Well, it’s John here. I’m told I should introduce myself, so:
Age: not important.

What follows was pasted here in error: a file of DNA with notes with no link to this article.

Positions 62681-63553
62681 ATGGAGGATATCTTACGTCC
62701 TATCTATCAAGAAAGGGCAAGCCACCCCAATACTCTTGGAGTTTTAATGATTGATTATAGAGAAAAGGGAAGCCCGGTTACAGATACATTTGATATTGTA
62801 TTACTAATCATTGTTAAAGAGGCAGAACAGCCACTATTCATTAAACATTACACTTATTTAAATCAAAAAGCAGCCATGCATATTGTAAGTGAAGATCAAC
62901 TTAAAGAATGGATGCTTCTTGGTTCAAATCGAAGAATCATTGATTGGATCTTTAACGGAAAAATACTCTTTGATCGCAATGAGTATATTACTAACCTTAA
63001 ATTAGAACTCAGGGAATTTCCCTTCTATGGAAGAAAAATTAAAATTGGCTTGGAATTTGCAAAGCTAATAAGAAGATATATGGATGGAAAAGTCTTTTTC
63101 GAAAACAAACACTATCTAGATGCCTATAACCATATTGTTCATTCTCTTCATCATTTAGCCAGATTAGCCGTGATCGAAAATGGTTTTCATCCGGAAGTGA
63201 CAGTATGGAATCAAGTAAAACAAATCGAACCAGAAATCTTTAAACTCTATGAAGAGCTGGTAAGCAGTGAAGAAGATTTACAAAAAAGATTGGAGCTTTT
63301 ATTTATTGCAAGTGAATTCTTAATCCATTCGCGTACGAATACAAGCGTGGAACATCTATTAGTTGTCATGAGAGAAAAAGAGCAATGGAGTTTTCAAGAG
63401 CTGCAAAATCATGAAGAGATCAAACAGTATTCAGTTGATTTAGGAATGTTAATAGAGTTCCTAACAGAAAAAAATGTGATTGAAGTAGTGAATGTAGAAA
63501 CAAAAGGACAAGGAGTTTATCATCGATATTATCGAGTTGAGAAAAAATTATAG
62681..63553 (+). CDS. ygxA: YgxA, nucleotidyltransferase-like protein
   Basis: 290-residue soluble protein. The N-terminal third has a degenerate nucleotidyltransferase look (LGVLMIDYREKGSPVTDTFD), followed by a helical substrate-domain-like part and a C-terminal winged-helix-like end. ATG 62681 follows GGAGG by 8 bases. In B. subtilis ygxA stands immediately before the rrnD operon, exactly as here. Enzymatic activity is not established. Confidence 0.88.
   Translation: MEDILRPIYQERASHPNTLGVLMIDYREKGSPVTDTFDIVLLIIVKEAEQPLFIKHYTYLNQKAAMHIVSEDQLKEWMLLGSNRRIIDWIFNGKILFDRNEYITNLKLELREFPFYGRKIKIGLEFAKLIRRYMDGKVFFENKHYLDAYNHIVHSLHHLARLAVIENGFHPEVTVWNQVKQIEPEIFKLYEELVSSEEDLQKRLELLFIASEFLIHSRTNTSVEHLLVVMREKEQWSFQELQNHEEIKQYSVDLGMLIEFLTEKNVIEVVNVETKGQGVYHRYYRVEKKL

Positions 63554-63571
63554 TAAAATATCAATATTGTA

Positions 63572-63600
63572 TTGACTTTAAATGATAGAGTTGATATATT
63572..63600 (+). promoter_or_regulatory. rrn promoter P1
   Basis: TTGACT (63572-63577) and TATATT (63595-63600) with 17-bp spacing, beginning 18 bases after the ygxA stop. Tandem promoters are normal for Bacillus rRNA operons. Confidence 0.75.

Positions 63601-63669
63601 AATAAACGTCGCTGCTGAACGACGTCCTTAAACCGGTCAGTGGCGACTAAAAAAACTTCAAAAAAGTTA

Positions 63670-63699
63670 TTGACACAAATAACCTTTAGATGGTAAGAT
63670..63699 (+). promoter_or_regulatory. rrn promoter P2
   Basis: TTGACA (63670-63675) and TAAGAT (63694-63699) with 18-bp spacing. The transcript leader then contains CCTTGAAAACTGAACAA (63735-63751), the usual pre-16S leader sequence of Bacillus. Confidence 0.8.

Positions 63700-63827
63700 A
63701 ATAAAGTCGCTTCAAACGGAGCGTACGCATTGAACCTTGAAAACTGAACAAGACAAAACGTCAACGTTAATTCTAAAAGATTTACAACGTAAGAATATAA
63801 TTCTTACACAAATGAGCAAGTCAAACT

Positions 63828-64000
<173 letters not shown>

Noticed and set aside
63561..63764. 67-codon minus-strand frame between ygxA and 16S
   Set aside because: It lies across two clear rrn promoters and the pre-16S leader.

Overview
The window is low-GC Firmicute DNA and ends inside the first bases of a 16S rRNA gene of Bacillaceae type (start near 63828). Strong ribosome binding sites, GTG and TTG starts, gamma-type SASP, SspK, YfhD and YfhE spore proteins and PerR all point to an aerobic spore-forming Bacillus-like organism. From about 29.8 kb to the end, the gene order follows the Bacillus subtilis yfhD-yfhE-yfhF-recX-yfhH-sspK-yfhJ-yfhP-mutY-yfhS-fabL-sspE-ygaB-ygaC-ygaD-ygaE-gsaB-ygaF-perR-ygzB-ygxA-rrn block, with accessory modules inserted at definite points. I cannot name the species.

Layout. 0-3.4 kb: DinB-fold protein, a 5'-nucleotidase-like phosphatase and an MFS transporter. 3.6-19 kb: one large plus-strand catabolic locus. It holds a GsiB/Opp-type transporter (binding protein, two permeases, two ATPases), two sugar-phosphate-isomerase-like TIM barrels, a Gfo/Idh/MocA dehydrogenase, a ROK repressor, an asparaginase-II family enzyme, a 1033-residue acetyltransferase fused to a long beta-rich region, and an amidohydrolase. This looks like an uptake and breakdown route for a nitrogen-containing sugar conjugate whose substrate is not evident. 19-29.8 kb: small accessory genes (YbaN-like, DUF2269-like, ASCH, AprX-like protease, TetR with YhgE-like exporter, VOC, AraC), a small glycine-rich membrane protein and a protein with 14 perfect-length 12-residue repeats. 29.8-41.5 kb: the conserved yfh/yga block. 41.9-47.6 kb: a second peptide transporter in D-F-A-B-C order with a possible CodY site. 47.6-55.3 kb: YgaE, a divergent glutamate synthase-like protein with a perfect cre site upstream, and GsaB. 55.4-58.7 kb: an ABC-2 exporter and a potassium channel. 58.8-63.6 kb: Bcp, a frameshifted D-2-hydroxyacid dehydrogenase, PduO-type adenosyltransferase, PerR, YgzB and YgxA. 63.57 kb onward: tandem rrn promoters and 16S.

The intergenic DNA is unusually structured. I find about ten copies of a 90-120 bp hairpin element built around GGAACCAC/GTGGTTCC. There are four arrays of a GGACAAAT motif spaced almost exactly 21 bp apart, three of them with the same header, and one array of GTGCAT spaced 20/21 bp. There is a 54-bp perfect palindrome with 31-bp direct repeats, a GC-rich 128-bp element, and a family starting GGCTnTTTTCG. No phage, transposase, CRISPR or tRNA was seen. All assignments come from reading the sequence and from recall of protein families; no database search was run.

I’ve known I wanted to be a musician ever since I could walk and talk, and the story is true that I first discovered music at home when I lifted the lid of the old upright piano in my parents’ London apartment and started to prod the keys, while at nursery school I sang along loudly with all the other kids at morning assembly each day. My bewildered parents, probably driven crazy by the hours of piano improvisation and piping treble singing they endured, thought that if you can’t stop it at least get him to do it better, so they sent me at age seven for piano lessons where my piano teacher told me to be a composer, or singer (or anything but please not a pianist). Fortunately the boys’ school my parents sent me to had a strong musical tradition, with daily choral worship led by the choir (I needed no second bidding to join) – and the director of music, Edward Chapman, was himself a gifted composer, a pupil in his Cambridge days of Charles Wood (a name that church musicians will know). He encouraged all of us to think composition was normal, ran a fine school choir and orchestra, and pointed my footsteps in the direction of Cambridge University, where I met David Willcocks, the legendary director of King’s College Choir, who took an interest in my compositions, encouraged me to conduct, and recommended me to Oxford University Press, who signed me up while I was still a student and have been my publisher ever since. I’m not sure where the intervening years have all gone, but in a way I’m still that kid doodling at the piano with his inventions, only now I get paid for it. I compose, conduct, produce recordings, and try to cope with the flood of commitments that a musician’s life involves. Some day I’ll get round to some hobbies.